I want to write more about Tintagel (there’s some interesting things going on when you start looking) but I need to get to Bristol. This requires catching four buses, with three changeovers. I could have done it in three but there was a town on the route I wanted to around.
The first stop is at Camelford. It’s a small place. Just this main street (and houses, schools, industrial areas etc). As previously noted, it’s a place to change buses. In particular, between bus 95 (which runs along the north coast) and buses to everywhere else in the world.
St Nectan’s kieve is revered as a sacred place, where numerous ribbons, crystals, photographs, inscriptions, prayers and other devotions now adorn the foliage and rock walls near the waterfall. You will even find a number of small stacks of flat stones, known as Faerie Stacks, constructed from stones collected from the waters by visitors, marking a special thought or moment in time during their visit, or to commemorate memories and loved ones. . . . It is believed that a building (known as the Hermitage) located at the top of the waterfall belonged to the sixth-century Saint Nectan. The date of the building is uncertain but according to legend, Saint Nectan rang a silver bell in times of stormy weather to warn passing ships of the perils of the rocks at the mouth of Rocky Valley. It is also understood that the ruins of a Christian chapel provide the lower part of the walls of a cottage erected in the 1860s, and extended around 1900. St Nectan’s Glen
The idea that the sixth-century Saint Nectan had his hermitage above the waterfall is myth. According to legend, Nectan rang a silver bell in times of stormy weather to warn shipping of the perils of the rocks at the mouth of the Rocky Valley. Though other legends are also told of Nectan (such as his burial under the riverbed), no evidence exists to substantiate Nectan’s presence here. His home was further north, in what is now Hartland, Devon. The name is first recorded in 1799 as Nathan’s Cave in reference to a local character, either Nathan Williams or Nathan Cock, and the Cornish word Cuva (pronounced keeva) meaning tub.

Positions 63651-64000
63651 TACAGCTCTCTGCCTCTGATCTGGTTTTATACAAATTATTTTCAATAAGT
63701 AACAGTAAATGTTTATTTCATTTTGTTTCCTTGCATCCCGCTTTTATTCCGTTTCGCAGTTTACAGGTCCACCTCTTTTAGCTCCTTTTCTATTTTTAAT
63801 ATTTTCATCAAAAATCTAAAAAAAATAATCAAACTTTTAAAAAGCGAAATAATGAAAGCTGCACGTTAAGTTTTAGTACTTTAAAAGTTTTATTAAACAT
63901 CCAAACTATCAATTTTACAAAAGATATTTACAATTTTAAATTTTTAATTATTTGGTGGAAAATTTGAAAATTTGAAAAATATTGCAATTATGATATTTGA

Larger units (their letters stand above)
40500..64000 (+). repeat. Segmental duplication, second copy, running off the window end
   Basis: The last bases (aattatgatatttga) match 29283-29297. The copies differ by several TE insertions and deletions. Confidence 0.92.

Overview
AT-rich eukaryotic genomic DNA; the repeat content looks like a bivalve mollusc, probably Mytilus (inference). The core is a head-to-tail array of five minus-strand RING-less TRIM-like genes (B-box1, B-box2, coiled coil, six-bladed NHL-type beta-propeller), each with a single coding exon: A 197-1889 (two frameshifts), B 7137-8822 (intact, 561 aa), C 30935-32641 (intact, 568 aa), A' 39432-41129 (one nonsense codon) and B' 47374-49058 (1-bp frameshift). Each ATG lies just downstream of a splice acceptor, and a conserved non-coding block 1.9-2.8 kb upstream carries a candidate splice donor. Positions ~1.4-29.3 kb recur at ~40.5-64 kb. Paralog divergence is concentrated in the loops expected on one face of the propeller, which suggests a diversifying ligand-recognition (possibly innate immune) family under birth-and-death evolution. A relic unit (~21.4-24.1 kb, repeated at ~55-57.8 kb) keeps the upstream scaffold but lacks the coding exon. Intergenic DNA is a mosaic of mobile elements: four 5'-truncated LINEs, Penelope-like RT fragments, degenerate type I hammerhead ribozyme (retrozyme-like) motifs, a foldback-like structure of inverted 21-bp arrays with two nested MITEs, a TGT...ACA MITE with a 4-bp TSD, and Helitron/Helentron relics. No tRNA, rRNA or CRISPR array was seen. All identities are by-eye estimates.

The legend connecting St Nectan to the falls is the romantic whimsy of the nineteenth century clergyman, Reverend Robert Stephen Hawker who first attributed the falls to the saint in his poem, The Sisters of the Glen in 1846. The “hermitage” written about by Hawker and others was a simple summerhouse and had no connection to any saint. Many of the site’s legends are the result of Hawker’s poetry and the vivid imagination of nineteenth century Trethevy farmer, William Goard who led tour parties to the falls. Wikipedia.
I thought Boscastle was another coastal town with an interesting harbour but instead it’s collection of curious cafes and gift shops with an interesting harbour. I spent a happy hour looking through the shops. (There is a regular town further up the hill.)
Over a century ago Boscastle was a busy, bustling place. It was a commercial port throughout most of the 19th century, for the railway did not reach north Cornwall until 1893. Before that date all heavy goods to and from an area stretching many miles inland had to be carried by sea. More than a dozen ketches and schooners of 30 to 200 tons traded regularly through the little port. In one year alone 200 ships called. Many vessels brought supplies in from South Wales and Bristol but even cargoes of timber direct from Canada came into Boscastle. The tortuous harbour entrance, with the island of Meachard as an extra hazard, meant it was never safe for sailing vessels to enter Boscastle un-assisted. They were therefore towed or ‘hobbled’ in by ‘hobbler’ boats manned by eight oarsmen. Gangs of men on shore took other ropes to keep the ships in the middle of the channel. National Trust
Back in about 1135 a guy by the name of Geoffrey of Monmouth wrote a book called “The History of the Kings of Britain” and he included a story about a wizard who magicked a king so he could sneak into the castle of the duke he was at war with and have it off with his wife. Then almost a century later, the castle was built by the Earl of Cornwall.
After his death, no one really lived here, other than caretakers. It’s a giant folly. Also over time, bits of it have fallen into the sea.
In 1337 the buildings were in a ruinous state, a part of them joining the work on the mainland to that on the island having fallen into the sea : the drawbridge fell in the sixteenth century. “The castles of England, their story and structure”, James MacKenzie, 1896
In the background is the village of Tintagel (which was Trevena until according to an English Heritage panel “by about 1900, the village had changed its name . . . making the most of its association with the famous castle”, due to the increased interest in King Arthur in the 19th century.) On the far left is the hotel, unfortunately covered in scaffolding, which was built in 1899 and is an interesting mixture of elaborate late-Victorian decor and worn 1940s furnishings. It’s quirky and comfortable.) The castle is in the middle there, with the mainland section (towards the rear) and the “island” section connected by a bridge.